Quotes Tagged "persecution"
When, however, one reads of a witch being ducked, of a woman possessed by devils, of a wise woman selling herbs, or even of a very remarkable man who had a mother, then I think we are on the track of a lost novelist, a suppressed poet, of some mute and inglorious Jane Austen, some Emily Bronte who dashed her brains out on the moor or mopped and mowed about the highways crazed with the torture that her gift had put her to. Indeed, I would venture to guess that Anon, who wrote so many poems without signing them, was often a woman.
The neo-cons, or some of them, decided that they would back Clinton when he belatedly decided for Bosnia and Kosovo against Milosevic, and this even though they loathed Clinton, because the battle against religious and ethnic dictatorship in the Balkans took precedence. This, by the way, was partly a battle to save Muslims from Catholic and Christian Orthodox killers. That impressed me. The neo-cons also took the view, quite early on, that coexistence with Saddam Hussein was impossible as well as undesirable. They were dead right about that. They had furthermore been thinking about the menace of jihadism when most people were half-asleep. And then I have to say that I was rather struck by the way that the Weekly Standard and its associated voices took the decision to get rid of Trent Lott earlier this year, thus removing an embarrassment as well as a disgrace from the political scene. And their arguments were on points of principle, not 'perception.' I liked their ruthlessness here, and their seriousness, at a time when much of the liberal Left is not even seriously wrong, but frivolously wrong, and babbles without any sense of responsibility. (I mean, have you read their sub-Brechtian stuff on Halliburton....?) And revolution from above, in some states and cases, is—as I wrote in my book A Long Short War—often preferable to the status quo, or to no revolution at all.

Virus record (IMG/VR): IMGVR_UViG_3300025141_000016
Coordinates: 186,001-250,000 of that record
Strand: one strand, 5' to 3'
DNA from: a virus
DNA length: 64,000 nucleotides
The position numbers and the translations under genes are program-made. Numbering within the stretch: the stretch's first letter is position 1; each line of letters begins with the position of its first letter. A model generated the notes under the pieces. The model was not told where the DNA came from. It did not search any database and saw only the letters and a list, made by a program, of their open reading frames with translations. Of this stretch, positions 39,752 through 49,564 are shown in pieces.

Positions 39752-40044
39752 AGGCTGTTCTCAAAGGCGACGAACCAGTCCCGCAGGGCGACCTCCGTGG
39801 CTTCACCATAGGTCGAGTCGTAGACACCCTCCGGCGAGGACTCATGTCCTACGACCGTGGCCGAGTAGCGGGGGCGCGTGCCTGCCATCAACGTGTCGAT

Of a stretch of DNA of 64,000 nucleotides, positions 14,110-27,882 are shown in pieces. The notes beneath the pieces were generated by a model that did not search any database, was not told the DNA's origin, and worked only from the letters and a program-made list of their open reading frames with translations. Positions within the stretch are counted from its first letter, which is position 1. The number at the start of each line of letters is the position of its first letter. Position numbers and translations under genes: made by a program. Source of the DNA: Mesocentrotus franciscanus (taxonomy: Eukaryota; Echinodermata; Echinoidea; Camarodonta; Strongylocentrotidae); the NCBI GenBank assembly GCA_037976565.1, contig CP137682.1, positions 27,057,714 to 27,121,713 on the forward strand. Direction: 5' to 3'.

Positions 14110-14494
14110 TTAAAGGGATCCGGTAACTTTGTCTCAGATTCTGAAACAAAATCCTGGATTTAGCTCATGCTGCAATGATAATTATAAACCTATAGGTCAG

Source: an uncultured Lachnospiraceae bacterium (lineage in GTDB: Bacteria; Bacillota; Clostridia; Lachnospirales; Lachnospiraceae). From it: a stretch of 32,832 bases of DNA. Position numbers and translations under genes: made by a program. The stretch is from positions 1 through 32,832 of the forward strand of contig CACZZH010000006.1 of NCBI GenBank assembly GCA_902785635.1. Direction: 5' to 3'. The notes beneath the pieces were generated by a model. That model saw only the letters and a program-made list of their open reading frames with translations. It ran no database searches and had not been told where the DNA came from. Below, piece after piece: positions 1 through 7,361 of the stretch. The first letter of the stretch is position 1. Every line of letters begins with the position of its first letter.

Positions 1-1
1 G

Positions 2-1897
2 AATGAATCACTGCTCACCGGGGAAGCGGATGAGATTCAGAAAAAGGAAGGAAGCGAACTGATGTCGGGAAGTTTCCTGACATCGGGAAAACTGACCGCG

Philip bullied the first Avignon Pope, Clement V, into authorizing the trials of the Templars, and with this authority put them to atrocious tortures to extract confessions. Medieval justice was scrupulous about holding proper trials and careful not to sentence without proof of guilt, but it achieved proof by confession rather than evidence, and confession was routinely obtained by torture. The Templars, many of them old men, were racked, thumbscrewed, starved, hung with weights until joints were dislocated, had teeth and fingernails pulled one by one, bones broken by the wedge, feet held over flames, always with pauses in between and the “question” put again each day until confession was wrung or the victim died. Thirty-six died under the treatment; some committed suicide. Broken by torture, the Grand Master, Jacques de Molay, and 122 others confessed to spitting on the cross or some other variation of crime put into their mouths by the Inquisitors. “And he would have confessed that he had slain God Himself if they had asked him that,” acknowledged a chronicler.